Artificial Intelligence (AI) is gaining notable momentum across a number of industries. In the past year, we saw rapid digital transformation spurred by Covid-19, with new technologies being adopted almost overnight. As we enter 2021, the same upward trajectory can be expected, as AI becomes an increasingly normal part of our daily lives.
Dries Cronje, founder of Deep Learning Café
Due to the impact of the pandemic, businesses still feel quite vulnerable, and many will be in recovery phases for the next few years. As a result, they will need to rely more heavily on AI technology to ensure smarter decisions are made.
In the past, many companies have dipped their toes into digital technologies such as automation and deep learning, but 2020 proved to be the year to dive headfirst. As a result, businesses implemented alternative and new solutions with years worth of innovation, in as little as five to six months. This year, we expect to see a solid expansion and development of the use of AI in important and meaningful ways in 2021 and beyond:
Further strides in science and mathematics
AI will have real-world impact in fighting against climate change, pollution and future viral pandemics and disease. Google’s machine learning company DeepMind has solved what biologists call 'the protein-folding problem' using AI programme, AlphaFold2.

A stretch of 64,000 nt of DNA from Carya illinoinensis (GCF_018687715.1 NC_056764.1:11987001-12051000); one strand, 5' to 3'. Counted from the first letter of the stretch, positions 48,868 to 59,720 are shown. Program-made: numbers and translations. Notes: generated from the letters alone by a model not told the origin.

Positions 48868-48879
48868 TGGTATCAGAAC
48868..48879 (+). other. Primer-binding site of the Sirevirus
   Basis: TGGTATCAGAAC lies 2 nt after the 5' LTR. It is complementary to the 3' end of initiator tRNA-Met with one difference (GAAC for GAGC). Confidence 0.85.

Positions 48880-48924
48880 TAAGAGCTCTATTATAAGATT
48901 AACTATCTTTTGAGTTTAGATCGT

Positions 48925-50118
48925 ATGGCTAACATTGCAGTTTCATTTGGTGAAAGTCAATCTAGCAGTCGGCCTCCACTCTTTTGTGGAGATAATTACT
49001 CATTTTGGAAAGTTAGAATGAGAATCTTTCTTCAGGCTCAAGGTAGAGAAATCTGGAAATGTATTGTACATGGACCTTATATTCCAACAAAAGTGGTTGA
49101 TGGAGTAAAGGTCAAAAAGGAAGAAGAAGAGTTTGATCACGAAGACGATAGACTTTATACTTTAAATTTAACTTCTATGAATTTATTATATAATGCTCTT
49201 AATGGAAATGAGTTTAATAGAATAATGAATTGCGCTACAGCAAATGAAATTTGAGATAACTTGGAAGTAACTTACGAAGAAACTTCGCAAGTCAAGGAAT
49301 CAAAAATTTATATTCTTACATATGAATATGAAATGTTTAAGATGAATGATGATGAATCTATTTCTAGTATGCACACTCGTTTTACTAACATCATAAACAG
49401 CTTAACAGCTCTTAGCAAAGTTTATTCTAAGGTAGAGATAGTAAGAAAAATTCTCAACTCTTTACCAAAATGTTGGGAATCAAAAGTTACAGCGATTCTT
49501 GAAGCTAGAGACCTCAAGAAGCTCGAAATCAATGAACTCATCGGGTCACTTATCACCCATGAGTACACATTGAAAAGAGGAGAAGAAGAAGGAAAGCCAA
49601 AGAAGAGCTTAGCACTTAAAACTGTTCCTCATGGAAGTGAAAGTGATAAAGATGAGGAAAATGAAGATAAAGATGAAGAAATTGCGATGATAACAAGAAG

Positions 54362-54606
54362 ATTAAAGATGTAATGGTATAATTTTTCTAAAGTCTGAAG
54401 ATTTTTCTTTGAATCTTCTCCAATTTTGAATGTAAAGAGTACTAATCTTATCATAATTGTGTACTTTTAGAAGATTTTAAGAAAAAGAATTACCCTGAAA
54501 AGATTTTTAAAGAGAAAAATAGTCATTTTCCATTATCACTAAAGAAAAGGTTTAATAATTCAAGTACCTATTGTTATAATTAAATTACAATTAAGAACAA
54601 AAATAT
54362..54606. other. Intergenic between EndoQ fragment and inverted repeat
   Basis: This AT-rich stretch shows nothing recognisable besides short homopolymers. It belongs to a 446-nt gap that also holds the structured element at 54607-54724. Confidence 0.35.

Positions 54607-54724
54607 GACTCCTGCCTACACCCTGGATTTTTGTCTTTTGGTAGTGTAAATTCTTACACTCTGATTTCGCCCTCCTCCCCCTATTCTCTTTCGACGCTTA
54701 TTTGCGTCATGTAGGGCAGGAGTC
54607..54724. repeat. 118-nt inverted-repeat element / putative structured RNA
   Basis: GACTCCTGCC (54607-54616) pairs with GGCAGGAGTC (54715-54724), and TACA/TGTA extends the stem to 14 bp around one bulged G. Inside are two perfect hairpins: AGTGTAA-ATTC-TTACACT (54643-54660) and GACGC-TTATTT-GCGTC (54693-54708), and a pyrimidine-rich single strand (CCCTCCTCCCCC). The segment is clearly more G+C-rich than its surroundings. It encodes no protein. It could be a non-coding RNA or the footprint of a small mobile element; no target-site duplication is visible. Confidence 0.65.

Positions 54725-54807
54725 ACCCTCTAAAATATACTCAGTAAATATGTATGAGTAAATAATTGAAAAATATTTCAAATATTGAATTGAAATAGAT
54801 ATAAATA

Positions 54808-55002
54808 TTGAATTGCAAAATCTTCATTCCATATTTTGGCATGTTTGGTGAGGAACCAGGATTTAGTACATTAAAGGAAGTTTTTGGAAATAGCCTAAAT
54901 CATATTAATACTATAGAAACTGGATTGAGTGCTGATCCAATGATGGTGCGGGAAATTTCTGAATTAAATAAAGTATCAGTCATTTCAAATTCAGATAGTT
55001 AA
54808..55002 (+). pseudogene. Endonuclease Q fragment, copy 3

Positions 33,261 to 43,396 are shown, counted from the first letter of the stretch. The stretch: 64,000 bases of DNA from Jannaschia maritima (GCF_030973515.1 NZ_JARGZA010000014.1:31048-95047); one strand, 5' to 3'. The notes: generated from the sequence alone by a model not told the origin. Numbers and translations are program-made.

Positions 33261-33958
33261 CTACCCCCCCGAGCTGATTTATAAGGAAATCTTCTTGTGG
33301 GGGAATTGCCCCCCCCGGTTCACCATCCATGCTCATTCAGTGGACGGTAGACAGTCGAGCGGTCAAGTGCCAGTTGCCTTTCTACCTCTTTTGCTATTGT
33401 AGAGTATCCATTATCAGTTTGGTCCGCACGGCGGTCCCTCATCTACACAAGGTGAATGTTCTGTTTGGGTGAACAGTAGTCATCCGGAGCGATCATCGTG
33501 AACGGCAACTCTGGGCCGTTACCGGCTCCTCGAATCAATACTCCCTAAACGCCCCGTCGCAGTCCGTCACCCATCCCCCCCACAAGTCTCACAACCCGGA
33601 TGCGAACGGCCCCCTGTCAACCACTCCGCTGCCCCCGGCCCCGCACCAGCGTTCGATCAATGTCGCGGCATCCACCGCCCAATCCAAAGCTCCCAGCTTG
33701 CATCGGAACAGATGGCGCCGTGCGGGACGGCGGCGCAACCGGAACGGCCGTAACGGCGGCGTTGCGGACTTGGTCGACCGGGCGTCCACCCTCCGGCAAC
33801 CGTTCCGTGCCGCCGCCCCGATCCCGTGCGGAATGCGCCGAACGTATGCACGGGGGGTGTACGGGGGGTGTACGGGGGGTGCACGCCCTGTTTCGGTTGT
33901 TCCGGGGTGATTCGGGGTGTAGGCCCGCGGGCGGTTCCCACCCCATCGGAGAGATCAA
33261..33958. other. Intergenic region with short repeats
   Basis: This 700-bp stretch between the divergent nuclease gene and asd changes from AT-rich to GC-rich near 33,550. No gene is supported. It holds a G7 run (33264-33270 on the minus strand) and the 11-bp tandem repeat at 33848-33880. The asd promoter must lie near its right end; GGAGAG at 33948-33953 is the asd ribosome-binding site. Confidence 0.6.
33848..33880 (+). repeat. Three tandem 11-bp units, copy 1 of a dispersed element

The programme solved the problem by determining the 3D shapes of proteins from its amino-acid sequence. AlphaFold2 will accelerate efforts of scientists to understand the building blocks of cells and enable quicker and more advanced medicine, research and bioengineering.
More AI at the edge
The new year will see our smart tech getting smarter. By combining AI with the Internet of Things (IoT), internet-connected devices will be able to learn from the data they collect. Systems can take actions on the data it monitors such as locking doors, redirecting traffic, reducing in-home air temperatures, and turning off lights. Alongside Siri and Alexa, IoT represents products loaded with software, sensors, and AI technology that serve a specific purpose.
Solving the social dilemma
As more documentaries such as Netflix’s Social Dilemma bring to light the ethical concerns around the implementation of AI in social media, we should see a trend towards the use of AI for more inclusive, less bias, and ethical models.
As AI continues to grow in capability and availability, its ethical implications continue to demand our attention. For example, it is likely that the ethics around deepfake misinformation, AI for children, algorithmic bias, data protection and acceptable uses will all be up for necessary discussion in 2021.
Open models with bigger access
As larger companies such as Intel, Amazon and Google rapidly incorporate AI into their systems, we will see greater democratisation of the AI offerings for public use. This will make digital innovation more accessible for software developers and smaller businesses.
We’ve already seen many local organisations actively piloting AI within their existing business models, experimenting with a range of different technologies, such as chatbots, virtual assistants and image recognition.
From real-time decision making to reducing operating costs, AI can work together with employees to create solutions that will improve the way businesses work. This is the beginning of an exciting pathway of digitisation and innovation for South African companies across various industries.
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